Real Food – Getting What Your Body Needs

“What supplements/types of supplements do you recommend?” In the privacy of my own brain, I usually think to myself, “You wouldn’t need supplements if you ate well!” I do believe that the body and food were made for each other, meaning that ideal nutrition comes from good quality, whole foods. However, the reality is that many of us can benefit, at times, from taking specific supplements. I take a few myself, so I have to temper my idealistic enthusiasm.


So, what if you really want to get your nutrients from foods alone? With some intentional choices and a little work (don’t freak out – not that much!) I think it’s really possible for most of us. But, only with the help of some great super-foods. Lots of folks in the health world have lists of super-foods, which you’ve probably seen. I did a post about some of the ones I love in March. (Click here to see that post.)

Berries are on my list, and cultured berries are even better!

Berries are on my list, and cultured berries are even better!

One of the items on my list is fermented or cultured foods. There is another item I omitted, which was probably an oversight I’d like to remedy with this post. I forgot about sprouts! Why do I mention fermented foods and sprouts in the same breath? There’s a really good reason. It’s because you can take a wonderful, natural food, like a beet or a pumpkin seed or pepper, from your garden, do a few simple steps to alter it, and turn it into a much more nutritious food. There are numerous ways this can be accomplished. Sprouting and culturing both do this!

Eating lots of vegetables is very, very important, but even eating 9 cups a day (in addition to other foods) may not provide your body with all the nutrients it needs. (See this 17 minute video from Dr. Terry Wahls for why I say 9 cups.) Part of the reason for that is that we, as a society, employ all sorts of nutrient-depleting practices with regard to farming, food storage, processing, and preparation. Part of what you can do with fermenting and sprouting is to take back some of what we’re missing by facilitating the proliferation of nutrients in the foods that are widely available to us.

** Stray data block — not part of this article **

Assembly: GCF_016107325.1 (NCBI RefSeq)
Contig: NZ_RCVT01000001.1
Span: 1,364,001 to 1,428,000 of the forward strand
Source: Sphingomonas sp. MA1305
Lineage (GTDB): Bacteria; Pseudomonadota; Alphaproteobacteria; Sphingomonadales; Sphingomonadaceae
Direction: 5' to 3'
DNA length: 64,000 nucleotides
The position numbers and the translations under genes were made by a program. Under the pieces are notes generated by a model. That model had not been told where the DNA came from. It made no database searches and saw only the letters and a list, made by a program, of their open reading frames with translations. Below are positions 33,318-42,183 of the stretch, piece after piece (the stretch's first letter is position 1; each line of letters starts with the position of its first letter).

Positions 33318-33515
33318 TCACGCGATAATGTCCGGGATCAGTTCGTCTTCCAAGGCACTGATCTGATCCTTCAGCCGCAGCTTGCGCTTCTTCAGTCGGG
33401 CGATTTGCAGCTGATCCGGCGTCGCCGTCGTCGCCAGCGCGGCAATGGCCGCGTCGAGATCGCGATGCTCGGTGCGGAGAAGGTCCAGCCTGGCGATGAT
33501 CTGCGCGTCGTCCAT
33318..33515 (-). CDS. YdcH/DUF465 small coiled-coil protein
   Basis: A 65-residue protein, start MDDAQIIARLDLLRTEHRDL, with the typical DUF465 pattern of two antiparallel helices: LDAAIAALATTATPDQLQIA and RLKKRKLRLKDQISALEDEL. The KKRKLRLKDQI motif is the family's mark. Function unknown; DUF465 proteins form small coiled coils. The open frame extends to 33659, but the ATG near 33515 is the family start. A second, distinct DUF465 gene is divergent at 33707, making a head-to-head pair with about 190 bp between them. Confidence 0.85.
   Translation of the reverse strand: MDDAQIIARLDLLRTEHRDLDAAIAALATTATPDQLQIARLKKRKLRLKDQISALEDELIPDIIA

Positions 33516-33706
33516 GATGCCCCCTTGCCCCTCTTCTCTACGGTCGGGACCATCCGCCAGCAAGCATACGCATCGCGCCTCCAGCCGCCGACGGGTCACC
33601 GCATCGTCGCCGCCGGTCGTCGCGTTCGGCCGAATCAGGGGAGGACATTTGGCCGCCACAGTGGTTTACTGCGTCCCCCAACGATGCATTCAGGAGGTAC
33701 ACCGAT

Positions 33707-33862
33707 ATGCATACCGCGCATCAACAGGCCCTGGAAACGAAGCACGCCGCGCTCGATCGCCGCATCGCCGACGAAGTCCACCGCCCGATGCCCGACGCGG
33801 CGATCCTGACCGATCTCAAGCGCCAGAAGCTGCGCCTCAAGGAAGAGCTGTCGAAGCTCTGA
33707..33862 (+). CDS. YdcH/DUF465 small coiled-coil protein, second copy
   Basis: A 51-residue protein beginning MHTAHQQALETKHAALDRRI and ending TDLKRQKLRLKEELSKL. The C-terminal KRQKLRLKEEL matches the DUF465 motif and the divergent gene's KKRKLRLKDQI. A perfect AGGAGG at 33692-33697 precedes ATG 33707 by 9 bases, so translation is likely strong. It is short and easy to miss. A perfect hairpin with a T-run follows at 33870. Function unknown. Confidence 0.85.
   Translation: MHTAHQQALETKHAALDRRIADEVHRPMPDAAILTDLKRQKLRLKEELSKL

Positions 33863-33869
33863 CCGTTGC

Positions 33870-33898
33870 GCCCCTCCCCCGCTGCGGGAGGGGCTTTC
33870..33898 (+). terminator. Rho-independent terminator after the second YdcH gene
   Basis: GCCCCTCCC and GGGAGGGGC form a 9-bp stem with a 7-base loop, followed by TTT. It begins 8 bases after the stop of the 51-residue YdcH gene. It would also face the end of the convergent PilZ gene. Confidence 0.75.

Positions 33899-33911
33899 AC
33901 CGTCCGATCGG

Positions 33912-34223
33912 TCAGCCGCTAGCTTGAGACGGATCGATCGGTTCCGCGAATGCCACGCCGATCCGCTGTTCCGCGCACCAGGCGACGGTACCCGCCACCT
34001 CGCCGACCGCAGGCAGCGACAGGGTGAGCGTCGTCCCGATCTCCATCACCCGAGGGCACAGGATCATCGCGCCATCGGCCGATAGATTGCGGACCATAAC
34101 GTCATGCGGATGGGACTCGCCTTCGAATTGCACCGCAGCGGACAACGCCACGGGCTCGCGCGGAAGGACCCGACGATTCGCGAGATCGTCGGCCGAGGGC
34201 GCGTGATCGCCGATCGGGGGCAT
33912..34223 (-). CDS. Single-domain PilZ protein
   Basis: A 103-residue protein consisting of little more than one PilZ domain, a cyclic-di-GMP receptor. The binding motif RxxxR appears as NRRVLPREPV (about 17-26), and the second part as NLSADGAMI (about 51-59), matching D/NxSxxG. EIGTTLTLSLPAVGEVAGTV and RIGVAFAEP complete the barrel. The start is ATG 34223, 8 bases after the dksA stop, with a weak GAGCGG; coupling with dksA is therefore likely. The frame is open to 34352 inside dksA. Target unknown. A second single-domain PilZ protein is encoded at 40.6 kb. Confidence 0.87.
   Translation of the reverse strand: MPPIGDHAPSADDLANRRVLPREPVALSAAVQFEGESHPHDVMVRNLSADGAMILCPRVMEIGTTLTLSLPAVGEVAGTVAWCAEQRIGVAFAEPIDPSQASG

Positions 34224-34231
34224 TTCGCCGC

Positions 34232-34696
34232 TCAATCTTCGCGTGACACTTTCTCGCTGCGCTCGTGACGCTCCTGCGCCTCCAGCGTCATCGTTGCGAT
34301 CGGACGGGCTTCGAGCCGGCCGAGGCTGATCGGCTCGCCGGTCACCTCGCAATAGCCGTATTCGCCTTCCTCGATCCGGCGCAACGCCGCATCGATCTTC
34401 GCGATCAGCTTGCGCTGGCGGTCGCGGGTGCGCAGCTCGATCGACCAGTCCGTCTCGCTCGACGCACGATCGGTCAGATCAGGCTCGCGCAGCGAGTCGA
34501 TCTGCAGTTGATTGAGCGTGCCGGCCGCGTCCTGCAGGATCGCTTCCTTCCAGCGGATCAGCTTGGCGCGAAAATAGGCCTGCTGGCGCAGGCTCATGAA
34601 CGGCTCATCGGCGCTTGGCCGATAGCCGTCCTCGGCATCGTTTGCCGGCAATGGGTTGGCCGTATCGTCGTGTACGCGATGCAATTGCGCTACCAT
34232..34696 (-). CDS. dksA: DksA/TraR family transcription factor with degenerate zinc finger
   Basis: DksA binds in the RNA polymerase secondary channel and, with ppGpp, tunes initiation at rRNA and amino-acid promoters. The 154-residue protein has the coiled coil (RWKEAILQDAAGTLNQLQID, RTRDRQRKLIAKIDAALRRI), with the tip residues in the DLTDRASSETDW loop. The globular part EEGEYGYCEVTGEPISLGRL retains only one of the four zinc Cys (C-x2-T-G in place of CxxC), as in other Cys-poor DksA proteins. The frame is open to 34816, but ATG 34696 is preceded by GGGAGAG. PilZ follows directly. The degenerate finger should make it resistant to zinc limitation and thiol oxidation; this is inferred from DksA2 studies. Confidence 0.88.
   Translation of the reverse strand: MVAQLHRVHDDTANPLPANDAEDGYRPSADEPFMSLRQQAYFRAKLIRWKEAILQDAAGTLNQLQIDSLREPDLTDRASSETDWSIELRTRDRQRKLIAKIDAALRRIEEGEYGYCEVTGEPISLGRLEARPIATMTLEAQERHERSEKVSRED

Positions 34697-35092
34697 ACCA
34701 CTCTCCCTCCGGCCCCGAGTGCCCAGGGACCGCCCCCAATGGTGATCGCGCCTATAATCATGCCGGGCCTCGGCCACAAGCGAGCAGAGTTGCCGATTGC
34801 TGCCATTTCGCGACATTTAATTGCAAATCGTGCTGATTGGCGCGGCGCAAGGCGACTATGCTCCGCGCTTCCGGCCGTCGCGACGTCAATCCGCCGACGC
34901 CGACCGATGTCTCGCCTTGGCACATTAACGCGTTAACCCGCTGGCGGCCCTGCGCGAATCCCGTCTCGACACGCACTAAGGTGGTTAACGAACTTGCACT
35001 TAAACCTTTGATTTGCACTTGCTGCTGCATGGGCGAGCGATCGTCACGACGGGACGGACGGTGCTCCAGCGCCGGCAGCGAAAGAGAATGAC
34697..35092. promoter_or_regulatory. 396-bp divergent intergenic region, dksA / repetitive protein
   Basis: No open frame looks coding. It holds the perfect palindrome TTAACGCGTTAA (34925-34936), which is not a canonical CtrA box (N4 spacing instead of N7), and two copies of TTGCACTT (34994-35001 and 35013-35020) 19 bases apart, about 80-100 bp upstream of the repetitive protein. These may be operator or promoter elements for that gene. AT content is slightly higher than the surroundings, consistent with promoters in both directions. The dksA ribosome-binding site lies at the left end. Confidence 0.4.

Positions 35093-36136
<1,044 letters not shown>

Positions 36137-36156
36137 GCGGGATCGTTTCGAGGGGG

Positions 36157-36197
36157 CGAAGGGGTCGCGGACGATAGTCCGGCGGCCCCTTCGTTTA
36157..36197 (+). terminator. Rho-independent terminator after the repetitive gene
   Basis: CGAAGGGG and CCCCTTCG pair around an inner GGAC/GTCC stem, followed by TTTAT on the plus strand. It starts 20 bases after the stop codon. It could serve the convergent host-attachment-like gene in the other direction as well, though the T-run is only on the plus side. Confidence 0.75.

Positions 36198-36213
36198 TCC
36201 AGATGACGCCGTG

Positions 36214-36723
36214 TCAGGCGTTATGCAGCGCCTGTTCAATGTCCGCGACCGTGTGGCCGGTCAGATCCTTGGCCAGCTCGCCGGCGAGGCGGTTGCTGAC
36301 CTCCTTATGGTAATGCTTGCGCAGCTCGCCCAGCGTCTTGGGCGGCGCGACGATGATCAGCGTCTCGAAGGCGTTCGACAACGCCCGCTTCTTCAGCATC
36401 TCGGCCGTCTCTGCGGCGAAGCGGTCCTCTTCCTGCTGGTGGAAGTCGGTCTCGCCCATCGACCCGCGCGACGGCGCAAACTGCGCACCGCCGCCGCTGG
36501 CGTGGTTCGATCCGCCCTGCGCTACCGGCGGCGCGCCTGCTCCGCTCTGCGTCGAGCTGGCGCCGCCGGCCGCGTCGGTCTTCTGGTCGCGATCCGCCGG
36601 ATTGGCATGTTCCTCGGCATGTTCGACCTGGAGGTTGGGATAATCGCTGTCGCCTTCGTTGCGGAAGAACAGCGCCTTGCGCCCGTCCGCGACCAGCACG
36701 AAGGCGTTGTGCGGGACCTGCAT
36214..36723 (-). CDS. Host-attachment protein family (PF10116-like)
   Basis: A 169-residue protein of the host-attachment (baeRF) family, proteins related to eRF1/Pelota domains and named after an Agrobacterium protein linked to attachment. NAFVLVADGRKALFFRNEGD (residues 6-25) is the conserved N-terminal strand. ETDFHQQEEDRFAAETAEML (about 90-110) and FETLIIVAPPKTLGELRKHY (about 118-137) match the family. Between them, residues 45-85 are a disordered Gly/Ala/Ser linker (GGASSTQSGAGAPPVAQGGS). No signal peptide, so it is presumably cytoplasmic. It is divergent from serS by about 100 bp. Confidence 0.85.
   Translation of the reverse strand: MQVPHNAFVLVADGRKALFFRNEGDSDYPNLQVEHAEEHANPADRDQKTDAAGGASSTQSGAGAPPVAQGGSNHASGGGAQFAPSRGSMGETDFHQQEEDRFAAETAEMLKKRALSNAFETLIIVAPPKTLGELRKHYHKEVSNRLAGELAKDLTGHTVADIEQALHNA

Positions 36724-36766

Fresh produce - at the center of pretty much any decent food plan

Fresh produce – at the center of pretty much any decent food plan

Sprouting has gotten a bit of a bad reputation in recent years. They can become contaminated with harmful bacteria. You need not fear the ones you grow yourself, as long as you take a few precautions. Rinse them at least once a day, and more if it’s warm weather. It helps to find a sort of cool spot for growing the sprouts, like the basement. Around 65 degrees (F.) is perfect, but you can still do it at 70 – 75 degrees if you are careful. Be sure to start with clean seeds, ones that are likely to be free of any mold or contaminants.

bean sprouts

I will not give you instructions for sprouting here because there are an abundance of videos for this purpose on YouTube. I love this one by Roger Wilde and a woman whose name I could not find. If you are from my neck of the woods, it’s nice watching this little 2 minute video just to hear their delightful accents. They will also illuminate some of the amazing benefits of sprouting.

Another thing I want to point out about sprouting is that this is a fine way to deal with anti-nutrients. What are those? They are substances found on the outer surface of grains, beans, nuts, and seeds that actually inhibit the absorption of nutrients. That is why many experts recommend soaking these foods before preparation. This is especially true if you have any digestive troubles. And, as sprouting increases nutrients, particularly B vitamins, just soaking these foods increases nutrient levels. But, who wants to eat soggy almonds? That problem is easily solved with a dehydrator.  For more on all this, click here for a lovely article from Food Matters.

As for fermenting (also known as “culturing”), you have in this process a beautiful way to multiply both nutrients and flavor, as well as generating life-enhancing beneficial bacteria. What more could you ask? Here’s a recipe I posted a while back; it’s great in winter, I think. And, since I still have a few beets sitting in my garden beds, I’m planning to take advantage of this very recipe in the next few days.

Cranberry Citrus Ferment - this recipe is a fall favorite in my house. I'll post the recipe soon!

Cranberry Citrus Ferment – this recipe is a fall favorite in my house. I’ll post the recipe soon!

Bottom line: the very best nutrition comes from real, whole foods, but we need to go above and beyond to really take in all we need from our foods these days. Sprouting and fermenting can help us get there!





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